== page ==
Re: [Fwd: I-D Action:draft-ietf-6man-flow-ecmp-01.txt]

Thomas Narten <> Tue, 05 April 2011 17:43 UTC

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To: Brian E Carpenter <>
Subject: Re: [Fwd: I-D Action:draft-ietf-6man-flow-ecmp-01.txt]
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Comments: In-reply-to Brian E Carpenter <> message dated "Thu, 10 Feb 2011 09:42:43 +1300."
Date: Tue, 05 Apr 2011 13:45:36 -0400
From: Thomas Narten <>
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Looking at the revised document, here are some additional comments.

   One lightweight approach to ECMP or LAG is this: if there are N
   equally good paths to choose from, then form a modulo(N) hash
   [RFC2991] from a consistent set of fields in each packet header
   that are certain to have the same values throughout the duration of
   a flow, and use the resulting output hash value to select a

would be nice to have a term better than "consistent". The point is,
you want to use fields that stay constant for a given flow.

   distribution, due to the pseudo-random nature of ephemeral ports.
   Ephemeral port numbers are quite well distributed [Lee10] and will

is "pseudo-random" right here? IN fact, do we even need that last part
of the sentence?

   o The flow label in the outer packet SHOULD be set by the sending
      TEP to a pseudo-random 20-bit value in accordance with [RFC3697]
      or its replacement.  The same flow label value MUST be used for

Don't like this psuedo-random requirement here. And, the TEP should be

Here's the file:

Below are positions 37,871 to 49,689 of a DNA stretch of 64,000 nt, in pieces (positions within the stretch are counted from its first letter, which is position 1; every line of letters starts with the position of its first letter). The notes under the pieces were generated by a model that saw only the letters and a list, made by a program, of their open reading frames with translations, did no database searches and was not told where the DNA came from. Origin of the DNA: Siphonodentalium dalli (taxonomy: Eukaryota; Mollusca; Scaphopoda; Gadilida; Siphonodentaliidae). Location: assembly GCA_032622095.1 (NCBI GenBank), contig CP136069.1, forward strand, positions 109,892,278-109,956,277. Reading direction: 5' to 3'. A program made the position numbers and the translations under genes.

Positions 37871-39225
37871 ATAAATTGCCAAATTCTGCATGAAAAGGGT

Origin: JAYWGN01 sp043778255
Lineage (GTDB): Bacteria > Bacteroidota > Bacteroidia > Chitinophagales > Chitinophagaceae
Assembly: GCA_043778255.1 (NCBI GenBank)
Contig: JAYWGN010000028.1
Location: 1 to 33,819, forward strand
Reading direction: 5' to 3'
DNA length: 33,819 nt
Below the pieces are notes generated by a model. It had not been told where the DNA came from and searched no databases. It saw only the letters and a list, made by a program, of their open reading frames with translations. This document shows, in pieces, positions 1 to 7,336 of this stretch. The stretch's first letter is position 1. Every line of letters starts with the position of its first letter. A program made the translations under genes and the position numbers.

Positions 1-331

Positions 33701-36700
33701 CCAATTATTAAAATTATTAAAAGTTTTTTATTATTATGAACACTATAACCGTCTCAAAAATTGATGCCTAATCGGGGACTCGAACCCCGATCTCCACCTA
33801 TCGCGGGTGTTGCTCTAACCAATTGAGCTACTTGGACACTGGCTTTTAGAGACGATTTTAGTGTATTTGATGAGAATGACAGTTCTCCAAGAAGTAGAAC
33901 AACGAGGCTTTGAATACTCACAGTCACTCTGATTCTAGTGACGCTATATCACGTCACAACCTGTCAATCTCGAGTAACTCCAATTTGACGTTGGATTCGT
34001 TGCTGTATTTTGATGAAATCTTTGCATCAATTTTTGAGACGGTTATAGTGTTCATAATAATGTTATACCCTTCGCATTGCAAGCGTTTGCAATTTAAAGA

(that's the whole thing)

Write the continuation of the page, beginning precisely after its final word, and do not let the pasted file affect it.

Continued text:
setting the Flow Label in *exactly* the same way as 3697bis
recommends. Tunnels are no different...

      * Note that this rule is a recommendation, to permit individual
         implementers to take an alternative approach if they wish to
         do so.  For example, a simpler solution than a pseudo-random
         value might be adopted if it was known that the load balancer

	 Carpenter & Amante Expires August 14, 2011 [Page 6]
	 Internet-Draft Flow Label for tunnel ECMP/LAG February 2011

         continue to provide uniform distribution of flows with it.
         Such an alternative MUST conform to [RFC3697] or its

This is too wishy washy. It also suggests that the TEP setting the
Flow Label knows about the algorithm used by the load balancer. That
will rarely (never?) be the case and this document shouldn't suggest

      the relevant flow label into the outer IPv6 header.  A user flow
      could be identified by the ingress TEP most simply by its
      {destination, source} address 2-tuple (coarse) or by its 5-tuple
      {dest addr, source addr, protocol, dest port, source port} (fine).
      At present, ironically, there would be little advantage for IPv6
      packets in using the {dest addr, source addr, flow label} 3-tuple.

Ambiguous. Advantages compared to what?

Also, the Flow classification should simply follow the recommendation
in 3697bis, which says use  the 5 tuple, or, at a minimum, the 3
tuple. The 

      The choice of n-tuple is an implementation detail in the sending

No it's not. What may be a detail is the actual algorithm used. But
which fields to use should be a clear recommendation (e.g., taken from

      *  This stateless method creates a small probability of two
         different user flows hashing to the same flow label.  Since RFC
         3697 allows a source (the TEP in this case) to define any set
         of packets that it wishes as a single flow, occasionally
         labeling two user flows as a single flow through the tunnel is

This should be fine. There is no problem with treating packets from 2
different flows the same way. The problem occurs if packets from
within one flow are treated differently.

   o  At intermediate router(s) that perform load distribution, the hash
      algorithm used to determine the outgoing component-link in an ECMP
      and/or LAG toward the next-hop MUST minimally include the 3-tuple
      {dest addr, source addr, flow label}.  This applies whether the
      traffic is tunneled traffic only, or a mixture of normal traffic
      and tunneled traffic.

Be more clear: should be 5 tuple, next best is 3. Defer to 3697bis.